Business Articles - On the Job

Is It Normal to Work 80 Hours a Week?

Unfortunately, long hours have become standard in our business, particularly for the small business owner. While "normal" likely isn't the right word for it, it certainly has become accepted. But there is hope, and you don't have to sacrifice revenue, good employees, or a growing business to get more time away from the job.

The Cycle
We all know how it starts. You're doing good work and realize you could make more money being out on your own. You take a few side jobs in additional to your steady gig, knowing that if you just keep your head down, work hard, and put in some long hours that pretty soon you'll be able to make it on your own. Then you take the plunge and open up your own shop. Now you're getting up earlier to stay ahead, and you're the last to leave because you're the boss, and you plan on catching up on paperwork once the weekend hits. Sound familiar?

For many of us in the home improvement trade, this is how it happens. Given that there are so many examples of others doing the same thing, it only seems natural that everyone works this much. Everyone certainly does, but it doesn't have to be this way.

Windshield Time
Nearly every service pro talks about how much time they waste with their hand on the wheel. You are craftsmen, so when you are in the truck you're not doing your craft, which makes you feel like you're not really working.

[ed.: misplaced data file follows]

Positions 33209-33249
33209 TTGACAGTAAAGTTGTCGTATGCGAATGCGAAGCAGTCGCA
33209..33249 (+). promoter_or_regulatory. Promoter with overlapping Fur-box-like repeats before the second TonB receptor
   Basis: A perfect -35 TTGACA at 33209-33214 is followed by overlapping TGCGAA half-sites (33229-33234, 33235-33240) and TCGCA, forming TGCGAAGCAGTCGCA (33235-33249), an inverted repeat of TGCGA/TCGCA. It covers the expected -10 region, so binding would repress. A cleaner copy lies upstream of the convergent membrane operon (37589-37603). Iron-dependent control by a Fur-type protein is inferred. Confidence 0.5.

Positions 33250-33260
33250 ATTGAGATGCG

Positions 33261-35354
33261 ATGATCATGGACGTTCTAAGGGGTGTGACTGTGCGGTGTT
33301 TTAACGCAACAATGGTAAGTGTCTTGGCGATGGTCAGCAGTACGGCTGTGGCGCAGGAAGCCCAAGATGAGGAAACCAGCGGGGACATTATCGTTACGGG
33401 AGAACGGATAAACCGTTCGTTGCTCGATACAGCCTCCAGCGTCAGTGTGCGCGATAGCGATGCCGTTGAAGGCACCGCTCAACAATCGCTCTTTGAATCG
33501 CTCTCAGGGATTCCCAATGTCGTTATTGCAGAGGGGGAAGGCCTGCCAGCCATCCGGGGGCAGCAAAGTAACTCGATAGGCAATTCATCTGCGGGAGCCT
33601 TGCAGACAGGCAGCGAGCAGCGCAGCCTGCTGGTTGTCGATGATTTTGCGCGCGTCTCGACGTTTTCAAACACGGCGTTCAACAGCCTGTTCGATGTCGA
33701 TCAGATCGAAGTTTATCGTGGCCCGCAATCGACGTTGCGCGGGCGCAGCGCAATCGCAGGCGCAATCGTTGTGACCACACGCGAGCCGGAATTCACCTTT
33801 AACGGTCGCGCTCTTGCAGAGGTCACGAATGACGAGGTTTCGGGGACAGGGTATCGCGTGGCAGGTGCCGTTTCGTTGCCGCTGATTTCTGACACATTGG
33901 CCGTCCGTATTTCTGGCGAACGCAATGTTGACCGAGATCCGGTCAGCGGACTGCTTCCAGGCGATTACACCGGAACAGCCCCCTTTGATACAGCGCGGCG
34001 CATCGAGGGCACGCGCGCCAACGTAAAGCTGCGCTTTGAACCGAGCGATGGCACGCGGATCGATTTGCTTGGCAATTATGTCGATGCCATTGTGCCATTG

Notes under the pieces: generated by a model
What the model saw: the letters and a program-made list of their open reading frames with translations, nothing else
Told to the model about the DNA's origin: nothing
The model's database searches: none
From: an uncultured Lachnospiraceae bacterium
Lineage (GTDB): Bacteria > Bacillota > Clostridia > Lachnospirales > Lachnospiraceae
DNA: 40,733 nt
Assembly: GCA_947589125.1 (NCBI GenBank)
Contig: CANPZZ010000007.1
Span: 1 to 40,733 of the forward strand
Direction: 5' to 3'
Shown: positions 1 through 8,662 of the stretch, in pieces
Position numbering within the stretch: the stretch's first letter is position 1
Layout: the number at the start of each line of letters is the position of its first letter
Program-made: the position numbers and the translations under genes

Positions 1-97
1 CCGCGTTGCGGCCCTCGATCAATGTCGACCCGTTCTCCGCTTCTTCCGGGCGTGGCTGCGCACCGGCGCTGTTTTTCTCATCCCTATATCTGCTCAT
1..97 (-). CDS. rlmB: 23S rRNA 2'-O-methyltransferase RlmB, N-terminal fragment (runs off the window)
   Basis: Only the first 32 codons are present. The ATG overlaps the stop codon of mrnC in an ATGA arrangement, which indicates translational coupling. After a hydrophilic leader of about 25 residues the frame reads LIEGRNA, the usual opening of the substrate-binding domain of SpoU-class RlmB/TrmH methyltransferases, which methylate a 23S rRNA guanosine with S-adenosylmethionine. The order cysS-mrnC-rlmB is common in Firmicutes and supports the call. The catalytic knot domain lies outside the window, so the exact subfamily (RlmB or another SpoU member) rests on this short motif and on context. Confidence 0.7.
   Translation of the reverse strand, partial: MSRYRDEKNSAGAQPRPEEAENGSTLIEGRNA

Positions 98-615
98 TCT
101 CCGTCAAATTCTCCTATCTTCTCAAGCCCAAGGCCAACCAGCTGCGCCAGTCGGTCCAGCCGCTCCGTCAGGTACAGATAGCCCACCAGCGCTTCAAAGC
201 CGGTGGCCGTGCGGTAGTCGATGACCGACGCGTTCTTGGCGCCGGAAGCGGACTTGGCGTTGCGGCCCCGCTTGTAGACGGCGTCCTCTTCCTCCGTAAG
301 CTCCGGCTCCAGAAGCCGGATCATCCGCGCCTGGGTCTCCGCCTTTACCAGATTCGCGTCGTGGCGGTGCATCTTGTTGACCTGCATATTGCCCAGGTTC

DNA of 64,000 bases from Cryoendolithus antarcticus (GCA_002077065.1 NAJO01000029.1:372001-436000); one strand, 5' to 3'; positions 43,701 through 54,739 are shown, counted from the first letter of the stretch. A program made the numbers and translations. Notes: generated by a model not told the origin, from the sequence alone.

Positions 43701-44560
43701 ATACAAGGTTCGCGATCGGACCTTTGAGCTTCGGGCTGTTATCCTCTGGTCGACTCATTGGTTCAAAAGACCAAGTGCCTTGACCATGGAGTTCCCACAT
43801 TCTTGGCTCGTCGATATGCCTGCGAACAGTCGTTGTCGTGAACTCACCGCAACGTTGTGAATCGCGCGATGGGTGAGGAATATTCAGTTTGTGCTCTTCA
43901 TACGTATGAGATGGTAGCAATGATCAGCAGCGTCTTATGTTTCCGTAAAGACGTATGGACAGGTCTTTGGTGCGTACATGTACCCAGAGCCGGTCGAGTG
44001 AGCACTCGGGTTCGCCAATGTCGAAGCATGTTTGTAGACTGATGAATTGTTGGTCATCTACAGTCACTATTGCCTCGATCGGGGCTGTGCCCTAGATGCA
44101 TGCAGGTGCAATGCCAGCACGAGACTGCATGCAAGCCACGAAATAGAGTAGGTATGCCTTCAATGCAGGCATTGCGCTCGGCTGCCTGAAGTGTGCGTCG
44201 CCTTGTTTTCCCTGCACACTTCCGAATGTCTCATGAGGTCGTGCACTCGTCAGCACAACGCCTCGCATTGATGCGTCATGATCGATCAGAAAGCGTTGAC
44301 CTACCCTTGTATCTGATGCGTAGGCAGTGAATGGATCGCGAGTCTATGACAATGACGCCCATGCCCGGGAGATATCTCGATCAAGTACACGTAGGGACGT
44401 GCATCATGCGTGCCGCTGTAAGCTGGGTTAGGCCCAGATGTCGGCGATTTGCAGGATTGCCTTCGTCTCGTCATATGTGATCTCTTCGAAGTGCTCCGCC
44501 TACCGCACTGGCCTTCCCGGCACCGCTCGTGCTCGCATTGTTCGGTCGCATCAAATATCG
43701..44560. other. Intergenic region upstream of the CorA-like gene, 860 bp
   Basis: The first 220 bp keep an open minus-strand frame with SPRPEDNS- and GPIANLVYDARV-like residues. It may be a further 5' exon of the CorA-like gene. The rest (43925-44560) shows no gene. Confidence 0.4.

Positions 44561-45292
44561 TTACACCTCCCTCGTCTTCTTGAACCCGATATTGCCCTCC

Sometimes windshield time is good for a short rest, like driving to eat or to get a sheet of plywood, and other times it just can't be avoided. But there are some things you can do to decrease your windshield time.

Measure: You need to know exactly how much time you spend behind the wheel. Mark down how many minutes you spend driving next week (be honest). No matter what the reason, keep track of the time. If you have employees, have them do this as well. If the week you kept track was not a typical week, then adjust the time up or down based on what you think your typical week is.

Define: Also write down the reason for being in the truck: driving to a job, trip to the store, going on a bid.

Total & Analyze: After the week is up, figure your total time spent and total time spent driving for certain reasons.

Be Reasonable: If all the leads you have in a certain time period are coming from an area far from home, what can you do? So if you find out that you spent a great deal of time driving for bids that are farther away than normal, be reasonable about that time. You still might be able to cut down on the drive time to those places, but don't sacrifice your business unless your business is sacrificing your life.

The Store
Time and again contractors make too many avoidable trips to the store. As soon as they run out of something, they jump in the truck. While this makes sense when you are trying to get something finished, most of the time you could stand to adjust your thinking.

Stockpile Items: You should never run out of the staples of your trade (which might actually be staples). Before any job, buy enough nails, screws, flake, plywood, studs, etc so that you never have to go to the store for any of this.